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Kia Telluride blind spot monitoring and crash avoidance wins 2020 Autoblog Technology of the Year Award


Great info on how it works.

How does it work in practice?
We tested every aspect of Kia’s blind spot system, and yes, we even tested the collision avoidance system in real-world conditions. As with any blind spot warning system, the driver should still check their blind spots with a turn of the head at every lane change. But the brilliance of Kia’s system is the extra reassurance, ease of use, and reduction in stress – particularly on crowded city streets as bicyclists meander about everywhere. The system provides you with useful information before you turn your head, making the physical check of your blind spots less stressful – you don’t need to digest as much information in that split second as you would without the blind spot system.

It’s particularly useful in situations where we had to move several lanes on the highway. We were able to see the whole traffic situation three lanes over without having to turn an inch, allowing us to safely move one lane at a time with ease.

It was also helpful when a driver behind us tried to move into the same lane at the same time. This happens far too frequently and is extra difficult to spot as you’re making the lane change. With the camera feed in the dash, we can easily see the person a couple lanes over begin to edge into the lane. This allows us more time than usual avert a collision.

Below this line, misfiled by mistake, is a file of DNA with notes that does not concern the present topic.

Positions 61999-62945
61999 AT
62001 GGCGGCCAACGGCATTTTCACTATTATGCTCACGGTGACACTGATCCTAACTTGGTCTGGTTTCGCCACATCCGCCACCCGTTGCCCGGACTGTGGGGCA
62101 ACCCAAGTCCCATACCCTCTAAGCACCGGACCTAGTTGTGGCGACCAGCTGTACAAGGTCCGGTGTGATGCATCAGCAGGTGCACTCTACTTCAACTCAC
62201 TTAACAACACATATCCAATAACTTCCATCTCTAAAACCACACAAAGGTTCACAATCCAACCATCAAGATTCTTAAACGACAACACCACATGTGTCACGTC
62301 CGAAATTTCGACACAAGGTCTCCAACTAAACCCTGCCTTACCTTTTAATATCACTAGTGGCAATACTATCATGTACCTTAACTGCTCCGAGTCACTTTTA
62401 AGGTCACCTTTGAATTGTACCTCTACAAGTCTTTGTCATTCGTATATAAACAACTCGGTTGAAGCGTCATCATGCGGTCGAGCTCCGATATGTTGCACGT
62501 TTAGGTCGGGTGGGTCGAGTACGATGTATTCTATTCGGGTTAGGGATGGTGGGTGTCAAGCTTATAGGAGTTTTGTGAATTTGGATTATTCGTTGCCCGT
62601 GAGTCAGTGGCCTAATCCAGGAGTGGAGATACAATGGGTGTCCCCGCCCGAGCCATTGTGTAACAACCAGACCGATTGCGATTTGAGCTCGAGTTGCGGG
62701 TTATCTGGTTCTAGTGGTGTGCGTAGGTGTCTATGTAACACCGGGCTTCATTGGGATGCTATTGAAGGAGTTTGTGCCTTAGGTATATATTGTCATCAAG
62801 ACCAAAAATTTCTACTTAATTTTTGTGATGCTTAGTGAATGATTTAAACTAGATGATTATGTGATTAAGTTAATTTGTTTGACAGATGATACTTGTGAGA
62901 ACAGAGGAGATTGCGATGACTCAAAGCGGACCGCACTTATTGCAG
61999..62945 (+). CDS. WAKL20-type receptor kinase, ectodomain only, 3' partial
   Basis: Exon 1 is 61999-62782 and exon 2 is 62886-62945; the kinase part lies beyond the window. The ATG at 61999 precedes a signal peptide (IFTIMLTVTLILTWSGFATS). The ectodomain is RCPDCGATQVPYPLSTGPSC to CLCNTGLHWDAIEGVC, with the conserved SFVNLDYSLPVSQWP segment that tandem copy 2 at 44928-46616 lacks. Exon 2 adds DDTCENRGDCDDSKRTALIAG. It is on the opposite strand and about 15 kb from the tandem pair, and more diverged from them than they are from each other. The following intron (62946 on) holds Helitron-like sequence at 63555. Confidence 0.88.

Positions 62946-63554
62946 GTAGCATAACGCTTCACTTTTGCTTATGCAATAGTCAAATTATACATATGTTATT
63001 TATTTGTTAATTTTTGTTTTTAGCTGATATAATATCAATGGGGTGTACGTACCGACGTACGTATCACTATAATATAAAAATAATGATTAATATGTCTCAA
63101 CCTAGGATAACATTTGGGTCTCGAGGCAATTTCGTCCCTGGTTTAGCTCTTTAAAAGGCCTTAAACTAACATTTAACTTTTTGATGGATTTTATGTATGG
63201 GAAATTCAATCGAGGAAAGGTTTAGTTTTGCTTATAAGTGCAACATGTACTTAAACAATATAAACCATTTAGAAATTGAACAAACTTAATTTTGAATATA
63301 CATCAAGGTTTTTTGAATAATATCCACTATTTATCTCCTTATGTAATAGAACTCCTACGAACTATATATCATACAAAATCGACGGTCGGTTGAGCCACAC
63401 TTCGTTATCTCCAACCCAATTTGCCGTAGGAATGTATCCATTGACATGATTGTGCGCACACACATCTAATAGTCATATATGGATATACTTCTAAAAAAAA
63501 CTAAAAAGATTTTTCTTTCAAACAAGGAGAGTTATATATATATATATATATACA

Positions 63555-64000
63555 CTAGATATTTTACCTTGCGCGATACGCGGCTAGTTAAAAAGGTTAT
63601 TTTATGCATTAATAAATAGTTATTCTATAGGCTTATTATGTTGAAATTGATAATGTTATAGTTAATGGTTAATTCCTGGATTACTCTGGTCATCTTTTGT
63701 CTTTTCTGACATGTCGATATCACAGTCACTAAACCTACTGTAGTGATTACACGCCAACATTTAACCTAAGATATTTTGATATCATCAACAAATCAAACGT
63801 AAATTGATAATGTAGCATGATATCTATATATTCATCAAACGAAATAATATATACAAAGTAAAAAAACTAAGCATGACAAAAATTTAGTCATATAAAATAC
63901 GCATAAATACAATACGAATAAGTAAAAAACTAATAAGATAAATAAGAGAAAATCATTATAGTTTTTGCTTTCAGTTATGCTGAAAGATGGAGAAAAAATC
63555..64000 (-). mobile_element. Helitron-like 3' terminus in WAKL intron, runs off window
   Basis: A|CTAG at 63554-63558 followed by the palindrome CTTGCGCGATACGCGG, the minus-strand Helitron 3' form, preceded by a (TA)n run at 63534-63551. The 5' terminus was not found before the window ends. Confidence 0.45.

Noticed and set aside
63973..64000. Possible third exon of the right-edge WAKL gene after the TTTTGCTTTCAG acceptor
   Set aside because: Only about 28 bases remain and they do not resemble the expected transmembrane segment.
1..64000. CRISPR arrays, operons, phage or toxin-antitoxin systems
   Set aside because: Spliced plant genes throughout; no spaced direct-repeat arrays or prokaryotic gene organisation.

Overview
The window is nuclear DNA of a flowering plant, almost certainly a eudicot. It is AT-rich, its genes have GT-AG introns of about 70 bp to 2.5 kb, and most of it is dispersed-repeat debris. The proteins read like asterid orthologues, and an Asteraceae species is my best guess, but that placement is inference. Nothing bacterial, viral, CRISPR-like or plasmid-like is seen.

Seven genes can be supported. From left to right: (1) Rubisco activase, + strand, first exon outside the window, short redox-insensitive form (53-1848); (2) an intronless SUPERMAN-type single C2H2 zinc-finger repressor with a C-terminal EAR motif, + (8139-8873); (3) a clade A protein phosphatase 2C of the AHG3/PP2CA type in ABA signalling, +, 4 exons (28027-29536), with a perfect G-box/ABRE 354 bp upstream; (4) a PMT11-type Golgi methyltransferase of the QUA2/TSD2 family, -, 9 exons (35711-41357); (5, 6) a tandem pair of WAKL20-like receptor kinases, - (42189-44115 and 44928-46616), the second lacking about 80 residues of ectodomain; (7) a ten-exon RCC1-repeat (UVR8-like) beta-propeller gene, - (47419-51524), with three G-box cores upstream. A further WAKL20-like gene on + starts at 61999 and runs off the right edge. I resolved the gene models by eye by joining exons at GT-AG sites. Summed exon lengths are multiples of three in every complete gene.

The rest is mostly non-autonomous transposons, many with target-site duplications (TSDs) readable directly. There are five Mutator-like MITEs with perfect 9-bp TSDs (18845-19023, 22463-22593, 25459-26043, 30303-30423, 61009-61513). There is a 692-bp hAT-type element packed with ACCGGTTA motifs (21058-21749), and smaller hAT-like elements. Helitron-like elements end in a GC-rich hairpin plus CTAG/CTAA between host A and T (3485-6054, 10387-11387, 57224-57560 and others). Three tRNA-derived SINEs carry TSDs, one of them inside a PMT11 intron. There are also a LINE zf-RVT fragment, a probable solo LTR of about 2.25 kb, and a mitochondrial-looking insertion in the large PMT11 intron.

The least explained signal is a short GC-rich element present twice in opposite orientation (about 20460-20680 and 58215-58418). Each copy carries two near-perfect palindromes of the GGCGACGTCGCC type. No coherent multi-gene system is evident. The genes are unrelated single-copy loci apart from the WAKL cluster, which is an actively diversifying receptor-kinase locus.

The Blind Spot Collision Avoidance (BCA) software also worked, but things aren’t as cut and dry with this one. It uses radar sensors to detect the presence of another vehicle beside or next to it, and the front-facing camera to keep tabs on the lane markings ahead. However, there are some limitations to the system that Kia details in the car’s owner’s manual. There are plenty of reasons for it not to work (inclement weather being one), but our sunny week of testing the Telluride didn’t bother it one bit. If anything, we wish the system was a bit more intrusive, something we don’t often find ourselves saying about driver assistance tech in cars.

We tried out the collision avoidance technology with a support vehicle near Autoblog headquarters on Woodward Avenue north of Detroit, a prime location for blind spot accidents to occur. The driver of the support vehicle (the guinea pig car in our blind spot) was to remain steady in his lane, so long as things didn’t become too hairy. It took some troubleshooting on distances and speeds, but we managed to get the system to activate in our somewhat unscientific tests. A message would flash in the central screen as the brakes on the opposite side of the car were pinched to gently pull us back to our original lane.

We had to get mighty close to our support vehicle for this system to kick in, but we were satisfied that it worked as promised by Kia. That said, we made a few observations worth noting. We noticed the system wasn’t keen to intervene when speeds were below 40 mph. The sweet spot for system recognition and action was when there were clear lane markings and speeds upwards of 50 mph.